Fiji has six national parks of exceptional natural beauty that offer tourists the opportunity to explore the tropical flora and fauna of the islands. Some of these have got rid of logging and the negative effects of the introduction of invasive mongooses.
The Kula Eco Park is the only captive breeding center for endangered wildlife in Fiji. Open to the public, it exhibits reptiles, exotic birds, tropical fish and hawksbill sea turtles. Although its purpose is to conserve and breed endangered native animals and re-introduce them into their natural environment, this center allows and encourages visitors to handle and take pictures with some of the animals, especially the rare iguanas, as well as feed Hawksbill turtles. This activity is potentially stressful for animals and excessive contact with humans can impede their ability to survive in the wild. While this park clearly has good intentions, it needs to improve on these issues.
Known as the "soft coral capital of the world”, Fiji attracts divers to observe its diverse and spectacular coral reefs throughout the year. The ocean surrounding Fiji is home to more than 1,200 species of fish and a variety of marine life, including sea snakes, moray eels, sharks and turtles.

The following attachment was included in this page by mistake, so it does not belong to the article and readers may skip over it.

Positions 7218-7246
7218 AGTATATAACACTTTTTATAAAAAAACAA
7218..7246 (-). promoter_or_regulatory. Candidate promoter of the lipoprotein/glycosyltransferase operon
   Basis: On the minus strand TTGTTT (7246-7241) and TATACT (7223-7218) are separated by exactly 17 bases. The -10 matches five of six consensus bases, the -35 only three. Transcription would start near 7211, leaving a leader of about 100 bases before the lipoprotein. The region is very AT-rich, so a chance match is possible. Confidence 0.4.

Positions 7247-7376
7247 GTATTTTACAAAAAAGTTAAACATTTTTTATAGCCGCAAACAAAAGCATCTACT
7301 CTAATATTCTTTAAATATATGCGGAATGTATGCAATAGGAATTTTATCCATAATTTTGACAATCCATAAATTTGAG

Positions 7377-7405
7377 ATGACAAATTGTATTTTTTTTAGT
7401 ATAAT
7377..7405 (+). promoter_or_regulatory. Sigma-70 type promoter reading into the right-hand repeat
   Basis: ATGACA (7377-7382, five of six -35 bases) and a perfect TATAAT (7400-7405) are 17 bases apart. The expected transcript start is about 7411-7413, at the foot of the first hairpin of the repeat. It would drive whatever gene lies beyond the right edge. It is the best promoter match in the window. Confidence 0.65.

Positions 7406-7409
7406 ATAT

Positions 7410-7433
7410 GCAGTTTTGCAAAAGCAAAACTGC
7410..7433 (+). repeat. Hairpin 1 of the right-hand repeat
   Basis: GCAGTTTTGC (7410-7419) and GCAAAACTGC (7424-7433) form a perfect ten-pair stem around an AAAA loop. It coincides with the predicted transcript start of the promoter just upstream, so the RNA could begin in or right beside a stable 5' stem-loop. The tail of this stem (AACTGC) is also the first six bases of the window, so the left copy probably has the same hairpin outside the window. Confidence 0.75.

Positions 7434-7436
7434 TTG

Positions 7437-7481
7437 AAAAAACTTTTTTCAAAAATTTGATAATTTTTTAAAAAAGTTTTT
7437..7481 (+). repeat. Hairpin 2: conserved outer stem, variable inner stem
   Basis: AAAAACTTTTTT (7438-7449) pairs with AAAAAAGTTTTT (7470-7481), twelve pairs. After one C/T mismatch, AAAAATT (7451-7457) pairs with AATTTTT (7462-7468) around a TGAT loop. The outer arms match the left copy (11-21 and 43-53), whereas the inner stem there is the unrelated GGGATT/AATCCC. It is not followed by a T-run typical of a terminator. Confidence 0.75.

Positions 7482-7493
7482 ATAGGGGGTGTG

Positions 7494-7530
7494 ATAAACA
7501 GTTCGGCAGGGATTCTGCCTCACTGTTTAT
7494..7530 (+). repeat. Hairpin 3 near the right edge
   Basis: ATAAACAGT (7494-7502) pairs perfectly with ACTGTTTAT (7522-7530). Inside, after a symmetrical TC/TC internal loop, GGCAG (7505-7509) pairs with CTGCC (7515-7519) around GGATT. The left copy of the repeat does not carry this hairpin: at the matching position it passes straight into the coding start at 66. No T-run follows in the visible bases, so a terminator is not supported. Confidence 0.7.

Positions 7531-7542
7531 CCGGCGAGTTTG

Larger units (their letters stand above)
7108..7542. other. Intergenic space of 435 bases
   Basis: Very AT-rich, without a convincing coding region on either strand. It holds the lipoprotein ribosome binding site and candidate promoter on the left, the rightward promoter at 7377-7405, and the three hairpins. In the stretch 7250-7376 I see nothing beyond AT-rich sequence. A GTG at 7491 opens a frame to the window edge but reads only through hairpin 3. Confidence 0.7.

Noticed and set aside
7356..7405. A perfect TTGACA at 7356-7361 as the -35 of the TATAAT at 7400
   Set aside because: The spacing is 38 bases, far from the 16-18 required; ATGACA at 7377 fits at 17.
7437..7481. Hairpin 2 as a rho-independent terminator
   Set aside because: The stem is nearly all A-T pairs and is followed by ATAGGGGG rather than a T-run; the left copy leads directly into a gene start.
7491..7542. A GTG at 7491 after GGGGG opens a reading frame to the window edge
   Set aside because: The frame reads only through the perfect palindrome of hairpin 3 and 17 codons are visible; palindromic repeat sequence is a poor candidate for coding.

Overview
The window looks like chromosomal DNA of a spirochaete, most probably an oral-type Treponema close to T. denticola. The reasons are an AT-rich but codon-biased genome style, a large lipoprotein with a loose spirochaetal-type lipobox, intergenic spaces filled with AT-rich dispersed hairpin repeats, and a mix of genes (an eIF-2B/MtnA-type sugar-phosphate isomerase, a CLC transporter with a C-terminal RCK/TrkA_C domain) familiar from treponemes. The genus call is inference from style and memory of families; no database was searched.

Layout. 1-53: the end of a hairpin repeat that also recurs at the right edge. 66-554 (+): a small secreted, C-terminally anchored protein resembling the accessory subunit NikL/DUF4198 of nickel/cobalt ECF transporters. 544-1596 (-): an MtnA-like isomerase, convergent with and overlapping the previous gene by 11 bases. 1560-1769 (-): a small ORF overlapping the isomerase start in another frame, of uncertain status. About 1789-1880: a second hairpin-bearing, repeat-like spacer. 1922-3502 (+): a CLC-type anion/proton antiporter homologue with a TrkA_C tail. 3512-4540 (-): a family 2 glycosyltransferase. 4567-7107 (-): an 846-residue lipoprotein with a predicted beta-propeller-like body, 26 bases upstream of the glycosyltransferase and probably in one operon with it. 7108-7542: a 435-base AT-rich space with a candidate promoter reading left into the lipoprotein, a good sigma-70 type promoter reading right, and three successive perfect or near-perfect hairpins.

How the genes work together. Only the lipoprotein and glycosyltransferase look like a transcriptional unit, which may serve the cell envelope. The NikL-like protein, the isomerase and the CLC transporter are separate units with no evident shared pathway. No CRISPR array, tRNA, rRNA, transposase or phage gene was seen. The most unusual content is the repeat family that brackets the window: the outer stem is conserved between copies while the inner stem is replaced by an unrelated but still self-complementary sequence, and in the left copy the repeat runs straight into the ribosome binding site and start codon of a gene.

Sea turtles are beautiful to watch underwater, but they are endangered. Divers must keep their distance from turtles, as touching them can spread deadly bacteria and hinder the attempts to recover their population. Overfishing, increasing tourist numbers and other human activities are also endangering Fiji's coral reefs. To preserve the oceanic ecosystems of Fiji, you should not step on or touch coral or marine life and you should denounce any type of fishing or illegal dumping and support local organizations that protect coral reefs.
For more information: http://turismo-responsable.com/en-s91
Fish feeding during diving excursions is becoming increasingly popular despite the potentially damaging effect this may have on marine life. Feeding the fish can cause changes in their behaviour patterns and alter the natural processes vital to the marine community. As aggressive behaviour is increasing in some species of fish, they tend to swarm around divers or swimmers and even bite them. The feeding of fish that eat algae can make them stop doing it and alter their role in the maintenance and growth of coral.
One of Fiji's biggest current challenges is the increasing amount of garbage that is damaging the environment and wildlife. Sea turtles can accidentally swallow plastic bags they find in their way and drown to death. When batteries disintegrate, they leech harmful chemicals that destroy corals and other marine species. Tourists should dispose of garbage responsibly, by recycling or taking it to corresponding facilities. Special precaution should be taken with garbage on beaches and boats, to prevent it from ending up at sea.
More information: http://turismo-responsable.com/en-s101
Here is a list of local NGOs that can be contacted in case you want to make a donation, a complaint or find an animal that needs help in Fiji: